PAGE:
[Santa Cruz Sentinel] North Bay residents experience ‘cruise to nowhere’ amid coronavirus scare
Passengers aboard the cruise ship Crystal Symphony anticipated a luxury voyage featuring the countries of Asia. Instead, they were forced to remain on board as nation after nation refused entry to port out of fear the 750 people on board were infected with the coronavirus.
"It was definitely an adventure," said passenger Susan Angel, 69, of San Rafael. "It was a cruise to nowhere. We kept getting turned away from every port and ended up sailing in a circle."
Angel, who was traveling with her husband and 95-year-old mother, said after days of routine temperature checks, in the morning and at night, no one turned out to be infected. The Crystal Symphony was finally allowed into port in Singapore on Wednesday, after 10 days at sea.
Reports of coronavirus infections on other cruise liners such as the Diamond Princess have many countries in Asia on high alert.
In Japan, the U.S. Embassy said a chartered aircraft will arrive late Sunday to fly home Americans aboard the Diamond Princess in Yokohama, near Tokyo. The passengers have been quarantined aboard the ship since Feb. 5, but they will face another two-week quarantine after arriving in the United States.
Extensive security checks are being conducted before ships are allowed entry.
"There are hundreds of ships in harbor," Angel said. "There must be a lot of places that turn people away and are still out on the ocean. Other cruise ships were out on the bay all day too."
Stops at checkpoints were constant in Singapore, as officials used thermal cameras to watch for anyone running a fever.
"You can't go in or out of a hotel, a restaurant, a shopping center or anything at all without having your temperature taken," she said. "Also, there are hand sanitizers everywhere. I wish I had invested in the company that manufactures the machines that take your temperature from a distance away."
The coronavirus, a pulmonary virus that originated in Wuhan, China, has killed about 1,500 people and infected more than 66,0000 people, according to John Hopkins University's Department of Civil and Systems Engineering infection tracker. There were 67 reported cases in Singapore as of Friday.
Numbers of new cases have fluctuated, fueling both optimism the disease might be under control and warnings that such hopes are premature.
The U.N. health agency's director-general, Tedros Adhanom Ghebreyesus, urged governments to step up their efforts to prepare for the virus, saying "it's impossible to predict which direction this epidemic will take."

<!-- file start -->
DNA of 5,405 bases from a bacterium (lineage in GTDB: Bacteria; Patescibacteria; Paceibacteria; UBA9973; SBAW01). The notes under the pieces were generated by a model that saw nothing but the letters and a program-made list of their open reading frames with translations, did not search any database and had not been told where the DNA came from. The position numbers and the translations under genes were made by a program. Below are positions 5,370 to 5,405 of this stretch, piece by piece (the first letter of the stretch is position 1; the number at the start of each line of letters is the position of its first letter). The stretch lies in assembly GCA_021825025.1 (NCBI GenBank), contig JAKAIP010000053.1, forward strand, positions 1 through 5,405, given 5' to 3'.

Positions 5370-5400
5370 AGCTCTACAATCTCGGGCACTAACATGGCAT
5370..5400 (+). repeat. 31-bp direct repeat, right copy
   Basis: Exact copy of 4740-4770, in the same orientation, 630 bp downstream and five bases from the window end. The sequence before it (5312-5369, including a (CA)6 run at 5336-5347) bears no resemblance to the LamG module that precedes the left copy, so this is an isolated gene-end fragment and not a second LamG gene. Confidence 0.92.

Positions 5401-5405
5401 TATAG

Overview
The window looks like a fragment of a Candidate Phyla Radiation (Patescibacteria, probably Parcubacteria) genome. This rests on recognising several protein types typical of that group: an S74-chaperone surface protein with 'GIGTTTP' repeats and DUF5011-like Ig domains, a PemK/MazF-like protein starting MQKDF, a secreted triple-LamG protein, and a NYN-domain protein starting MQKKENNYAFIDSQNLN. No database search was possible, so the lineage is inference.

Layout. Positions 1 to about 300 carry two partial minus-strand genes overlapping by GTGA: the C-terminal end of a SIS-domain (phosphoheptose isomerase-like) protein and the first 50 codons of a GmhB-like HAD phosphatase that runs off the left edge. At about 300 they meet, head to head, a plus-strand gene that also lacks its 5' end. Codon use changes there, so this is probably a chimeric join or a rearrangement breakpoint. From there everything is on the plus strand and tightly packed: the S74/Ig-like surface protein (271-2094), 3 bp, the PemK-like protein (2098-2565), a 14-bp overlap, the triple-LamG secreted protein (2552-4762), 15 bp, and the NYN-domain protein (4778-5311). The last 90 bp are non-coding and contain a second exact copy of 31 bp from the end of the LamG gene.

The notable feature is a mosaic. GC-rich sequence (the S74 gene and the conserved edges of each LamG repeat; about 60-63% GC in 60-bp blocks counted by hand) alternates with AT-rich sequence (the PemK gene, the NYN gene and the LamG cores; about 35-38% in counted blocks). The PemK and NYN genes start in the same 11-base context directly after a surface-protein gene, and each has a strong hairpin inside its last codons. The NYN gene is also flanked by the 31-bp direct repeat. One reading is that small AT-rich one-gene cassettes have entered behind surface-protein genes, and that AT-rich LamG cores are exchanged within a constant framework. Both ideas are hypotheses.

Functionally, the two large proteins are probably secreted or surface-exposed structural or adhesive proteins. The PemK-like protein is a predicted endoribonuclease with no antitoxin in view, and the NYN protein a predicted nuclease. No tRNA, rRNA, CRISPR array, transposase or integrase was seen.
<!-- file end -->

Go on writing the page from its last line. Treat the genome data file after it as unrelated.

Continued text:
Late last month, the World Health Organization declared the coronavirus as an international health emergency. On Feb. 2, the U.S. State Department issued a travel warning to avoid travel to China.
The Crystal Symphony departed from San Diego on Jan. 13, making stops in Hawaii and Guam before crossing the Pacific, according to cruismapper.com.
After missing Saipan Island due to bad weather, it pulled out of Guam on Feb. 2 and set a course for the Philippines. The cruise ship arrived at the port of Manila on Feb. 7.
"Then the ultimate destination was changed from Hong Kong to Taipei due to fears of the coronavirus, then the Philippines turned us away due to coronavirus, then Vietnam turned us away, and Taiwan closed their port, leaving us destination-less."
Before turning the ship away, Philippines officials required a health report that contained the temperatures of all passengers and crew on board, she said. The tests came up negative.
"We figured we were actually in the safest place in the world, since we have all been trapped together since we left Guam," she said.
Because people who had visited China in the last 30 days were not allowed to board, she said most passengers aboard the ship were not worried about the coronavirus. The changes in the itinerary, however, caused most people stress.
"People were quite frantic about changing their flights," Angel said. "We were flying on miles so United just rebooked us, no problem. Other people were having trouble with their flights still have to change planes from Hong Kong."
She said as a response to the changes in the itinerary the cruise line offered all passengers credit in the full amount for the cruise toward a future voyage.
While they were trapped on the ship, Angel said they were still able to enjoy themselves.
She said they restocked on food and drinks in the Philippines, live entertainment was extended and they even enjoyed big Super Bowl and Academy Awards parties on board.
"Most people were pretty resigned and comfortable," she said. "I mean, what can you do?"The Associated Press contributed to this report.
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